Rose veal scheme opens up dairy calf opportunities

Opportunities for rearing and finishing black and white calves from the dairy herd could open up for producers on the UK mainland, if a rose veal project which began in Ireland continues its expansion.

Linden Foods managing director, Gerry Maguire told delegates at an English Farming and Food Partnerships conference in Newcastle (18 March) that several farms in Ireland were currently participating in the rose veal scheme. The product was marketed under the brand name, Banquet Royale Rose Veal.

The first rose veal calves were slaughtered in July 2007, he said. By this September, the company expected to be marketing around 180 calves per week. The high welfare system allowed Holstein bull calves to be reared on specialist units, rather than being exported to white veal systems across Europe, said Mr Maguire.

One of the main outlets was Sweden, where there was a high level of consumer demand, and home-produced veal was very expensive.

The Dungannon-based Linden Foods, which owned abattoirs in Whitley Bay and Gateshead in the north-east, initially developed the rose veal scheme to increase abattoir throughput efficiency. It was also designed to make up for a predicted beef cattle shortfall of 12-15%, due to an overall reduction in suckler cow numbers.

Mr Maguire said that the Linden Livestock rose veal scheme operated in a similar way to bed and breakfast pig rearing. His company supplied the calf, and covered all feed and vet bills during the 12-week ‘nursery’ period. The calf would subsequently be sent to a finishing unit, to be slaughtered at an average weight of 205kg at 9-10 months old. Linden Livestock also supplied a computerised record-keeping program, which was linked to a central database.

Getting involved
Mr Maguire stressed that producers wishing to get involved in rose veal production would have to conform to strict management standards. Existing members had been hand-picked for their high level of stockmanship.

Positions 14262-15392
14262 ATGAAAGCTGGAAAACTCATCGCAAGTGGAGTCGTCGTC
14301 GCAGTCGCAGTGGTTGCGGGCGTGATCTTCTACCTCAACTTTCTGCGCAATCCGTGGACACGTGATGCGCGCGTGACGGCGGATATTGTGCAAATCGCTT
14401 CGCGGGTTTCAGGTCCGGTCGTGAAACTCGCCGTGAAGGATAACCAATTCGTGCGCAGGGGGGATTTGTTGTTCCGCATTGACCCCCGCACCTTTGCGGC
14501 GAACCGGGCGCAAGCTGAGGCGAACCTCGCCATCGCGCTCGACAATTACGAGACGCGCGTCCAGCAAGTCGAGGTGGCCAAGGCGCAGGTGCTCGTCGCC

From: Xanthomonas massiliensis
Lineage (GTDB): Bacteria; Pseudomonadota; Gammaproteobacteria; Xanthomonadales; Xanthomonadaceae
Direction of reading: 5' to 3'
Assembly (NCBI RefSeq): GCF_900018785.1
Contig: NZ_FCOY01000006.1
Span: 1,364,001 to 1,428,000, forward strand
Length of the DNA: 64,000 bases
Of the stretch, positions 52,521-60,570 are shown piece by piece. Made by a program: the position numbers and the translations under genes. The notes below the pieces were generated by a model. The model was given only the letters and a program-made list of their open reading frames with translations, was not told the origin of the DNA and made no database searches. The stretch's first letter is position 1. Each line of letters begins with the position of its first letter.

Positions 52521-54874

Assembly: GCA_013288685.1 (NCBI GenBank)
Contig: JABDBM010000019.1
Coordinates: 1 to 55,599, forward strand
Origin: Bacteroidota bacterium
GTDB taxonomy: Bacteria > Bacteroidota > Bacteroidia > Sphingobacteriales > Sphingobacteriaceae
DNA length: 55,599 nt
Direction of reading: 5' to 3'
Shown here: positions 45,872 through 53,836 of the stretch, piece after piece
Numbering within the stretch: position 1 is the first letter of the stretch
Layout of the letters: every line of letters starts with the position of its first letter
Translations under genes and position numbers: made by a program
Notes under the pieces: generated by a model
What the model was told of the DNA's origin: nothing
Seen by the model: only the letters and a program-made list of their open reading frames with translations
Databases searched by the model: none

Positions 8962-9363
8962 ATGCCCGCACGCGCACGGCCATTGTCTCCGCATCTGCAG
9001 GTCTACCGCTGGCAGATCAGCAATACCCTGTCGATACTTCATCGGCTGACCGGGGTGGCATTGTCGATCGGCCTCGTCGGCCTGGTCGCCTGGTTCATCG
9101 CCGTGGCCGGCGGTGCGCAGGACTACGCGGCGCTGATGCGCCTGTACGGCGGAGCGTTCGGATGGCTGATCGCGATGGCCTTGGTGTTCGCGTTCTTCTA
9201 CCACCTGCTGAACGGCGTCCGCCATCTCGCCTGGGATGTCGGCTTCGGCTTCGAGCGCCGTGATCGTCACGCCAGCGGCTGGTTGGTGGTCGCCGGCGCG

Nursery rearers would also be asked to invest around £28,000 in purpose-built housing that adhered to a design template drawn up by Linden Foods. The calves would be housed in groups on straw, and fed a milk and cereal-based diet.

Returns to scheme members were performance linked, but average profitability for the nursery rearer was around £35/head, he said. Producers who did not want to commit to investing in the nursery building, could get involved in the finishing element of the scheme, he added.

On the finishing units, calves are fed a special concentrate ration, plus straw, until slaughter. The feed is forward-purchased, and the calf is bought from Linden Livestock at a fixed price. Average meal consumption is roughly 1.6t a head. A contract price for the finished calf is set at between £2.50/kg and £2.60/kg, which leaves the farmer with a margin of about £80 to £100 a head.

Benefits for producers
Joining the scheme could allow a producer’s wife, son or daughter, to stay at home and contribute to farm income, said Mr Maguire. “We have already discussed the idea with a group of English producers, and have had a very positive response. However scheme member numbers will be restricted, until the market is further developed.

“Feedback suggests that the concept has merits for livestock producers, because it removes risk and has good cash flow potential. We would like to have a few units set up in the north-east region by the end of the year.”

Case study: Lilburn Estates
Farm manager, Ray Field said even large farms and estates would struggle to brand their meat for marketing direct to the customer, because of the practical difficulties of all year round supply. He manages the 12,500ha Lilburn Estates in Northumberland, which produces around 1,100 finished cattle and 12,000 lambs annually.

Mr Field’s preferred policy was to monitor returns from a number of different outlets on a weekly basis.

“If you collect price information regularly, a pattern will emerge, identifying the companies that are paying the best prices. The same applies to killing out percentages for stock sold deadweight. Our aim is also to minimise the payment of agent commissions wherever possible, so we can retain an extra few pence per kg for ourselves.”

Establishing relationships along the supply chain would not help farmers, unless it resulted in premium farm gate prices, he warned. But he had been encouraged by enquiries from buyers keen to source lambs from the Estate in recent months – probably because there had been talk of shortages, coupled with concerns over Bluetongue.

Another relatively recent development at Lilburn had been to move towards a closed herd and a closed flock, he explained. Most of the livestock on the farm were home-bred, apart from a few tups and stock bulls. The ultimate goal was to gain accreditation for being free of a number of common diseases – particularly in cattle – that would reduce productivity and restrict potential markets, he added.

*The conference sponsors included the NFU, One NorthEast and the North East England Food and Drink Group.